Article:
Listening to Greg Olsen make his Super Bowl debut on Sunday as Fox Sports’ NFL color commentator, it was hard not to wonder how Tom Brady would handle such a broadcast.
After all, Brady will replace Olsen in time for the 2024 season. Fox reportedly awarded the retiring quarterback a 10-year, $375 million contract, but there’s no guarantee Brady would deliver the way Olsen did during the season. Kansas City Chiefs 38-35 victory over the Philadelphia Eagles in Super Bowl 57.
From kickoff to the game’s final play, the TV duo of Kevin Burkhardt and Olsen sounded more like Super Bowl veterans — sharp, informative, and prepared — than rookies.
And Olsen stood out with his assessment of the game’s most critical game.
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Seize the day
With the Chiefs facing third-and-8 at the Eagles 15-yard line with 1:54 to play, a defensive stop likely would have forced the Chiefs to attempt a field goal and given the Eagles ample time to march down the field on the next possession.
But Eagles cornerback James Bradberry, paired with Chiefs wide receiver JuJu Smith-Schuster, was called up for defensive holding. The penalty gave the Chiefs a first down, but nearly sealed the game outcome and set up Olsen.
“I don’t love that call,” she said.
It sounded louder on the telecast.
“I think on this stage, I think you let them play,” she said. “…I think you let them play, finish this thing.”
After the match, Bradberry admitted it was the right call.
After further review
Mike Pereira, a former vice president of officiating for the National Football League and rules analyst for Fox Sports, said he believed holding was the right call. But Olsen, a former tight end who played 14 years in the NFL but is a rookie broadcast analyst, stood by him.
“Let’s go back to this penalty,” he said, as he described the replay of Bradberry trying to defend Smith-Schuster. “I understand what you’re saying, Mike. He’s trying to run a little whip route, sell the shallow cross, I know he’s got that right hand (on Smith-Schuster), I get that. I just think right now, oh, man, that’s a game-changing penalty.”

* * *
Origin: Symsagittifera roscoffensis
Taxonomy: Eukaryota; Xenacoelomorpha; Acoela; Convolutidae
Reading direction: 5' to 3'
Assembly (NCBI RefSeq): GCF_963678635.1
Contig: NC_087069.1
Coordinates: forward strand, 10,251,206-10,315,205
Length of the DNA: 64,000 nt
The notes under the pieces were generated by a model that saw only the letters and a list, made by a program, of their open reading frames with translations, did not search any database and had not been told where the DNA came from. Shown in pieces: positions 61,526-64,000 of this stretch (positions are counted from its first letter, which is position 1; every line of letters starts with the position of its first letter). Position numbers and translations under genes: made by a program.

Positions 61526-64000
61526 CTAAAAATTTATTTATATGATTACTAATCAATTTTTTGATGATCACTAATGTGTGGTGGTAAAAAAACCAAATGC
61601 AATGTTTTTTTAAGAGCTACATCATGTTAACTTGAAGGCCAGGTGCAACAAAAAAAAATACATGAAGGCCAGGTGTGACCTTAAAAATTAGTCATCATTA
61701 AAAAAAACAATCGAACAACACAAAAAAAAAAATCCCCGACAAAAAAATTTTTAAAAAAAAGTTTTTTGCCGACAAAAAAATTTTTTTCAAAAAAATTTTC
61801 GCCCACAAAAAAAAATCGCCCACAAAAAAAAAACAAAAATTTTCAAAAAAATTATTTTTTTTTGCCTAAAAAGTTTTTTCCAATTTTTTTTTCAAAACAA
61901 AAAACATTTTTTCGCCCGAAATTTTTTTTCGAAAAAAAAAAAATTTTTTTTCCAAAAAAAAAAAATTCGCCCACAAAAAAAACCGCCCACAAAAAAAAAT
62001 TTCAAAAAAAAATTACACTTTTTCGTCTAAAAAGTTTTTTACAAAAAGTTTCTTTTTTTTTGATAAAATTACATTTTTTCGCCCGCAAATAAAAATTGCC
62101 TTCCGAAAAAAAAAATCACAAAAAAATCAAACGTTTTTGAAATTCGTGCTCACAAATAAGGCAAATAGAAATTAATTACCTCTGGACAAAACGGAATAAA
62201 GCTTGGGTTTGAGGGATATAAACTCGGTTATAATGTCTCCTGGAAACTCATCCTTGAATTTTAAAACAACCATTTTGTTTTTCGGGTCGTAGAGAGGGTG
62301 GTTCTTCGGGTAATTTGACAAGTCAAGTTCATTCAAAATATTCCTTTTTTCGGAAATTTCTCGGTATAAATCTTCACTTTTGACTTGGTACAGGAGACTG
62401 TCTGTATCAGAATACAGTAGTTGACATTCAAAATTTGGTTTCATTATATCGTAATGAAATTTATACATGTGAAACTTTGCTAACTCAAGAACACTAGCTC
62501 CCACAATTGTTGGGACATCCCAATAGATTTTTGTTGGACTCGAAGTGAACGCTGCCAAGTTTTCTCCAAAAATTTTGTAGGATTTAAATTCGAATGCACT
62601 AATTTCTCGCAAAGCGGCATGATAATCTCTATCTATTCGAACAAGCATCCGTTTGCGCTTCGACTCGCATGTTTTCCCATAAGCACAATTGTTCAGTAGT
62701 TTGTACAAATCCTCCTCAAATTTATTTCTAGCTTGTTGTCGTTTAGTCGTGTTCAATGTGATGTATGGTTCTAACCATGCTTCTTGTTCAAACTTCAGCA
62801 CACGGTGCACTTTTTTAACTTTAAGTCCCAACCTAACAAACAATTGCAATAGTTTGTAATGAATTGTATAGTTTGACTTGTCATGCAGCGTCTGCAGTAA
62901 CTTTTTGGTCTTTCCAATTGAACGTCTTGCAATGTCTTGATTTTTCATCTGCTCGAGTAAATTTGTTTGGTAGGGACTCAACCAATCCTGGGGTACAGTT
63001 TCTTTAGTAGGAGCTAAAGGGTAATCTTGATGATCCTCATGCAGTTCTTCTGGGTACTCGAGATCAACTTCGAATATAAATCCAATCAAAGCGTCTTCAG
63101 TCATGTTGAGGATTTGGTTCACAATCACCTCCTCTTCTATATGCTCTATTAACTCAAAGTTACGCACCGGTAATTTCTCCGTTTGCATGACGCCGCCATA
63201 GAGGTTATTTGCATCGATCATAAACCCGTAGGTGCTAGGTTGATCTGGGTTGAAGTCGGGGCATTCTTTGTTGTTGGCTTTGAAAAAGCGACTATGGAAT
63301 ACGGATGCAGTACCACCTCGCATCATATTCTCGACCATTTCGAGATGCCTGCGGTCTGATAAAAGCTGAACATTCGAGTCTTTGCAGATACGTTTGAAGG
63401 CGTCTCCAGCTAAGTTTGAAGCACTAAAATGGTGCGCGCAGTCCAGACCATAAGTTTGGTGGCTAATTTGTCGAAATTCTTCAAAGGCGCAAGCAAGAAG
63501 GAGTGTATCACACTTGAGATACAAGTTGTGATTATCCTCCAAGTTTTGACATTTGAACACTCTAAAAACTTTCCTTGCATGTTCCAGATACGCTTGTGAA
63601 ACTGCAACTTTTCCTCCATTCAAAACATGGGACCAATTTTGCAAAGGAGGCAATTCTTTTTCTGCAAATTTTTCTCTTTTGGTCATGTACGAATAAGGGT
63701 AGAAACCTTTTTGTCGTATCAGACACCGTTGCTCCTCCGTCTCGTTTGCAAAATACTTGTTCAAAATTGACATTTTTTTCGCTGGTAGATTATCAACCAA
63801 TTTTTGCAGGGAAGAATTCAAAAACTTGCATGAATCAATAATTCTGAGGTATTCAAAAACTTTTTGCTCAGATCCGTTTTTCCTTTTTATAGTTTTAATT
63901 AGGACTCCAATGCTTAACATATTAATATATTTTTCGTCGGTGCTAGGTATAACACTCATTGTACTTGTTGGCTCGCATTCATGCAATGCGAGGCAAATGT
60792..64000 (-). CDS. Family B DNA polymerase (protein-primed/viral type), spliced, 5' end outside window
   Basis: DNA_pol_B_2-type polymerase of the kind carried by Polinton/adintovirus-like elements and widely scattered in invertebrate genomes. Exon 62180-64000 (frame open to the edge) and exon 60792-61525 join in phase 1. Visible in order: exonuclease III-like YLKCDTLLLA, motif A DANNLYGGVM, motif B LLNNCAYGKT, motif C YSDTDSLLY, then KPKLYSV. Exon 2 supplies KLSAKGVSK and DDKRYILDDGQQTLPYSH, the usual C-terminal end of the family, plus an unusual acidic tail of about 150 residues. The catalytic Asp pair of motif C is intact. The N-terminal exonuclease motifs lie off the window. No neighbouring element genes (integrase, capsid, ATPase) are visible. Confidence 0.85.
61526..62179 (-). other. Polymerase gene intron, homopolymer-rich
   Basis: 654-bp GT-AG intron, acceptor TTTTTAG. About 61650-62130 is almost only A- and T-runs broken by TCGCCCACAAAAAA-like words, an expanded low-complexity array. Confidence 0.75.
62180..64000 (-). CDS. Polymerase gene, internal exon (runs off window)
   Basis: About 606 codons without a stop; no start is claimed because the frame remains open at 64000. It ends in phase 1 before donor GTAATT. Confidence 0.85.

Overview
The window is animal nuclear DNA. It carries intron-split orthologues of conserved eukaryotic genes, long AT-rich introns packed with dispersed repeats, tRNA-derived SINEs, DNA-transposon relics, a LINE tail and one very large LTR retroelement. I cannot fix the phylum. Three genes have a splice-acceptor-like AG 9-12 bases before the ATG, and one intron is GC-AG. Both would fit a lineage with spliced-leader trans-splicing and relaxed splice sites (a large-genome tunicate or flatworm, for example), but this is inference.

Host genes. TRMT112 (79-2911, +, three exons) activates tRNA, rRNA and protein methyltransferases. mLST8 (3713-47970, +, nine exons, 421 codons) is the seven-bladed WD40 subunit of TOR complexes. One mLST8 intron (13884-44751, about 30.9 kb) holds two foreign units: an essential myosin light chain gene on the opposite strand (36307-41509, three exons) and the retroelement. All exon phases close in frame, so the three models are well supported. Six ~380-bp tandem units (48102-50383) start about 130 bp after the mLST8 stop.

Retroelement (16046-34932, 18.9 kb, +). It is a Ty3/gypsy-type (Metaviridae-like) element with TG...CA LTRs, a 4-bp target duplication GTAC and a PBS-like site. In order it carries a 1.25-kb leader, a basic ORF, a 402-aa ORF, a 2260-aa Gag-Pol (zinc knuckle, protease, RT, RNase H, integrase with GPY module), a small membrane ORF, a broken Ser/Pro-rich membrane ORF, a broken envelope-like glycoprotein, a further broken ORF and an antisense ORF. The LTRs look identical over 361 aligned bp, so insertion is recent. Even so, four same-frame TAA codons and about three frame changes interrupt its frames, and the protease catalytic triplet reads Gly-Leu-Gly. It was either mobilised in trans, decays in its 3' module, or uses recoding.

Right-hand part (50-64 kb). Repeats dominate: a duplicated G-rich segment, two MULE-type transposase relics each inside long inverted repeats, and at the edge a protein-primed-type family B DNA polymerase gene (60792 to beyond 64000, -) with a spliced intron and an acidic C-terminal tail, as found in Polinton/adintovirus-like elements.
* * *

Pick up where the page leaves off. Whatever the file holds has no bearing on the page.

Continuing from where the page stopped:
Olsen could have been slightly firmer, but it was refreshing to hear him take a stand no matter how many Chiefs fans might beg Fox Sports to urge Brady to start as soon as possible. It’s Brady who asked for the next year off.
Treble from the Fox Sports broadcast
♦ When the Chiefs delayed after winning the coin toss, Burkhardt and Olsen were quick when they suggested a call might be worth considering. On their opening drives this season, Burkhardt pointed out, the Eagles had scored 10 touchdowns. And they promptly did it again.
♦ After Jalen Hurts fumbled the ball and it was returned for a touchdown to tie the score at 14-14 in the second quarter, sideline reporter Tom Rinaldi spoke of Hurts’ composure.
He also said Hurts was taking responsibility for the costly blunder, and the video showed Hurts talking to each of his starting offensive linemen. The sideline report was prophetic as Hurts led the Eagles to a touchdown on their next drive and a 24-14 lead at the half.
♦ A botched 42-yard field goal attempt by Chiefs kicker Harrison Butker at the first quarterback was more fun than expected.
“He hits the post!” Burkhardt exclaimed. “Not good! And so a good journey ends with the doink.
“Why don’t we hear it?”
Right on cue, producers at Fox Sports played video and audio of the ball hitting the left post. Doinkalicious.
Basses from the Fox Sports broadcast
Rinaldi handled Fox’s on-field interview after the game with Chiefs coach Andy Reid.
“What does this moment mean to you, Andy?” she asked.
Reid replied: “It means a lot. I could kiss you right now, but I won’t.”
It was a funny moment and there were too few of them during the broadcast.
♦ After Chiefs tight end Travis Kelce had three catches in Kansas City’s first nine plays, Olsen used a telestrator to help explain how the Chiefs were taking advantage of Kelce’s mismatches. It was an insightful analysis. But there was no explanation when Kelce failed to catch a ride the rest of the game.
At halftime, Fox revealed that Hurts had switched his studs in an apparent attempt to get better footing on the slippery ground. Fox has continued to do a good job of updating viewers on the situation. But considering the network had two reporters on the sidelines, it probably wouldn’t have taken that long to brief viewers about the Super Bowl that felt like the Slippery Bowl at times.
This article originally appeared on USA TODAY: Super Bowl 2023 on Fox Sports: Highlights from Sunday’s Broadcast